I want to share with you a little bit about the tradition of dharma transmission. One of the chapters in Dogen Zenji's Shobogenzo, The Treasury of the True Dharma Eye, is called "Menju" or "Face-to-Face Transmission." Menju means face to face, two faces that face each other and what happens. The Zen tradition often brings up for study the story of the transmission between Shakyamuni Buddha and his disciple Mahakashyapa. On Vulture Peak in India, Shakyamuni Buddha had gotten up before the assembly to give a dharma talk, and he held up a flower. He didn't say anything and he winked, and Mahakashyapa was in the assembly and he smiled. Then Shakyamuni Buddha said, "I have the treasury of the true Dharma eye, the inconceivable mind of Nirvana. This I entrust to Mahakashyapa." That was the Dharma Transmission between them. Buddha holds up a flower, not saying a word, and the assembly is sitting there not saying a word, he winks, somebody smiles, and the Buddha entrusts Mahakashyapa.

This is Koan #6 in the Mumonkan, The Gateless Gate, and there are many translations and commentaries on this particular koan. So what happened there between Shakyamuni Buddha and Mahakashyapa, what gets transmitted? You can't understand it necessarily just by reading it. In Shibayama’s commentary he points out that using the word ‘transmit’ makes it sound like something going from A to B, and he says this is an inexcusable misapprehension. In Zen the emphasis is on one's own understanding and study and personal experience. You cannot be given something unless you already have it. So to think that something is transmitted from A to B is incorrect understanding of transmission. So another way is to see it as transmission of the untransmittable or transmission as identification of teacher and disciple, identification rather than something going from one person to another.

So in "Menju," "Face-to-Face Transmission," Dogen strongly emphasizes the point that this is face to face, eye to eye. This is not like reading a book and feeling you understand what some teacher says. It has to be face to face, eye to eye. So this intimate practice together, face to face, is part of our lineage. Mahakashyapa and Shakyamuni Buddha practiced together for a long time. Mahakashyapa was one of his ten oldest disciples and was his successor.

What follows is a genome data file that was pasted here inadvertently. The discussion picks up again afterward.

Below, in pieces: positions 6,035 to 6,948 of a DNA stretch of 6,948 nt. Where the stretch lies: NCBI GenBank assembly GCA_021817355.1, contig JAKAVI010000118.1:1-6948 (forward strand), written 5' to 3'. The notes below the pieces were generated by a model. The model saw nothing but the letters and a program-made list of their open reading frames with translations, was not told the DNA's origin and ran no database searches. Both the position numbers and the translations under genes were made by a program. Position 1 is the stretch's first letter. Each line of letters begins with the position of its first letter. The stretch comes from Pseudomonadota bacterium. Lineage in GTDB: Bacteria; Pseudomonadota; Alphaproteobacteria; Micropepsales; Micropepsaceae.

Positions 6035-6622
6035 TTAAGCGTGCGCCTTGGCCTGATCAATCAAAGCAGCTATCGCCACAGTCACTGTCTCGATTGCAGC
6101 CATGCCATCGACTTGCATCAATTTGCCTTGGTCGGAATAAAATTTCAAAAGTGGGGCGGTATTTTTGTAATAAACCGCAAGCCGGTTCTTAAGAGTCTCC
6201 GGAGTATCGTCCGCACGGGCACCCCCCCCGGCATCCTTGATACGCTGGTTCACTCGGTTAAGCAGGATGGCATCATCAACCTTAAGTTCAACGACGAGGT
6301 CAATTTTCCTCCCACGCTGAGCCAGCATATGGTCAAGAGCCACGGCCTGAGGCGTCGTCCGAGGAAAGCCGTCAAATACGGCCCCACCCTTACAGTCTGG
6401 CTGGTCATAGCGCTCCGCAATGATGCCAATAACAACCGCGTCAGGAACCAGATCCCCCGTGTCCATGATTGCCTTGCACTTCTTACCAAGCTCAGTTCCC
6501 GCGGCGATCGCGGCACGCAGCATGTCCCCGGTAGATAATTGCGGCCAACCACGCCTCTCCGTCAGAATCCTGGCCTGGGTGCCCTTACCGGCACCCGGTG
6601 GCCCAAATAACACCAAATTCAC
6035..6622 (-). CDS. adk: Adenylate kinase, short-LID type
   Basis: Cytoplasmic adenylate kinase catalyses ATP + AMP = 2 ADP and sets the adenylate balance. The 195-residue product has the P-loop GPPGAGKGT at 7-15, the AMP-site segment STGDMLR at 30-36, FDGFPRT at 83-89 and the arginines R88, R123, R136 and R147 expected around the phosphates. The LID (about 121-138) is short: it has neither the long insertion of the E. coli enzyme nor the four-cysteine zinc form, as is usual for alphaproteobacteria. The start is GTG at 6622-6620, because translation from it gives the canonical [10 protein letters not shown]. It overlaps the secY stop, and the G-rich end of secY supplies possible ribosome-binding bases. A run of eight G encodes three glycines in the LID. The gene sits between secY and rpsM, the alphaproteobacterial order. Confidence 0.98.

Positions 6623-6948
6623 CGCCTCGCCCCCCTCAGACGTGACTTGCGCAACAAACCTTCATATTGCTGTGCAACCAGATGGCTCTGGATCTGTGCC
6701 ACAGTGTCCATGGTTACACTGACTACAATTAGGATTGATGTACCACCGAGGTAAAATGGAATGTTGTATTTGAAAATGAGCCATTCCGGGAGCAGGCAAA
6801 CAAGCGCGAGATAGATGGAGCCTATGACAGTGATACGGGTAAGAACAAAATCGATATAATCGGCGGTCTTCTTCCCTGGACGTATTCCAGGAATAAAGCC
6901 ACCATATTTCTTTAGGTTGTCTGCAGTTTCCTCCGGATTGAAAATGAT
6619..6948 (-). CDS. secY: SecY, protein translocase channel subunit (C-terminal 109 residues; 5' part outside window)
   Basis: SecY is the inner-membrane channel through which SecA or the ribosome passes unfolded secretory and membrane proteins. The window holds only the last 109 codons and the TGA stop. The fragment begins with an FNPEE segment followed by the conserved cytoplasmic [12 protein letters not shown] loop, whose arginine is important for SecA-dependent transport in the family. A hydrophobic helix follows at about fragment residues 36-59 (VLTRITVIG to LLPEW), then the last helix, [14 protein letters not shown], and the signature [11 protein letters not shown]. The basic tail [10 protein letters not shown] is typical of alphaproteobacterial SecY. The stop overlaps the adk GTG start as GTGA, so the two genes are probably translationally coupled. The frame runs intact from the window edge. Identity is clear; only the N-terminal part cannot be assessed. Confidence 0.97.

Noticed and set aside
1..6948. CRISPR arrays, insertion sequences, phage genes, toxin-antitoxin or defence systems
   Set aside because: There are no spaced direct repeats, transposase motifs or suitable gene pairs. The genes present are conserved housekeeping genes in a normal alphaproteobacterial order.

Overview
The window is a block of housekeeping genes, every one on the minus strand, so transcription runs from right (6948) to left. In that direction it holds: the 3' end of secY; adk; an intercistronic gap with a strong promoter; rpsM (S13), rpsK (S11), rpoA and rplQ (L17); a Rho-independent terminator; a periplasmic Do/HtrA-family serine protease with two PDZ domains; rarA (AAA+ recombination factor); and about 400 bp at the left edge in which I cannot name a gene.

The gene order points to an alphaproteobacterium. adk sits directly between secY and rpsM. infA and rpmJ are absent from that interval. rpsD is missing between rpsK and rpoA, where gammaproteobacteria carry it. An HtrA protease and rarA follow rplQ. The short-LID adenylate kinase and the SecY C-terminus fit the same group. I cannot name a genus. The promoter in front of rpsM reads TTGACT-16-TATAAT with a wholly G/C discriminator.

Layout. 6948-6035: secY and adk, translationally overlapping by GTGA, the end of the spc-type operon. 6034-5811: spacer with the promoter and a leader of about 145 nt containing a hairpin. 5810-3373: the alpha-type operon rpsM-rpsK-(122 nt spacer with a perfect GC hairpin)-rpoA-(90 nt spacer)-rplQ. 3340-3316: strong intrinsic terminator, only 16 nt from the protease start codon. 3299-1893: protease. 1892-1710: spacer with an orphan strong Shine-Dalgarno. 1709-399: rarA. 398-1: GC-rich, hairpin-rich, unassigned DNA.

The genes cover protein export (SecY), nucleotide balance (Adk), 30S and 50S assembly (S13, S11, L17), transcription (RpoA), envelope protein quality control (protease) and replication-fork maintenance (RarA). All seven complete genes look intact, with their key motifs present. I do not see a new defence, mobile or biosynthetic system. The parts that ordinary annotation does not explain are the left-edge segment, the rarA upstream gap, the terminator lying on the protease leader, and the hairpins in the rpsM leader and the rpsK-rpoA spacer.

Dogen Zenji himself went to China and met his authentic teacher Ruching, and when they met, face to face, Ruching said to Dogen, "The Dharma Gate of face-to-face transmission from Buddha to Buddha, ancestor to ancestor, is realized now." Ruching acknowledged Dogen thoroughly right then. They recognized each other, and then they practiced together further. So this face to face event is very important. The teacher cannot be a teacher unless there is a disciple or student; and a student cannot be a student unless there is a teacher. It is really one word: teacher-disciple. They come up together, each creates and conditions the other. The teacher creates the disciple, the disciple creates the teacher. That's why it's face to face. You need each other to complete the practice.

This need is reflected in various works in the Western psychology tradition. The psychologist Heinz Kohut, talks about the importance for children to have someone reflect back to them, mirror back to them all their interest, their love and excitement about their various activities and states of mind. Someone there looking at the child eye to eye is pivotally important for developing a stable sense of self. In the gaze between mother and child, the eyes dilate and there's a greater intensity, and this reflection back and forth between the child and the parent actually develops certain capacities of the brain. Without this kind of reflection that development doesn't happen, so the importance of eye to eye, face to face between a child and a parent is immeasurable. This mirroring, the "gleam in the mother's eye," is not dissimilar to the face to face reflecting back and forth between teacher and disciple. The same caring and intimacy is there.

In another comment on this case about Mahakashyapa receiving the dharma transmission, a Zen master said, "A child doesn't mind the ugliness of its mother." I remember when I was little my mother would come to school to help out as a room mother or to bring treats, and I thought she was the most beautiful woman in the world. Just to see her face made me so happy. As I got older I realized that she is not a raving beauty, but she is my mother. Seeing that face reflecting back to you, mirroring you, you don't see all the distinctions of ugly or beautiful, this or that. There's just this face-to-face transmission, reflection back and forth.

Teacher-disciple is also likened to katto, which is the Japanese wisteria plant, with its twining stems that turn and twist, and little tendrils which attach for support. With some plants you just need a straight wall, but wisteria needs a lathe kind of support, where it can connect at many different places and go up, looking for the sun. With this kind of support, the plant will grow. Too little support and the plant will fall on the ground and choke itself. So twining vines is Dogen Zenji’s description of this teacher-disciple relationship.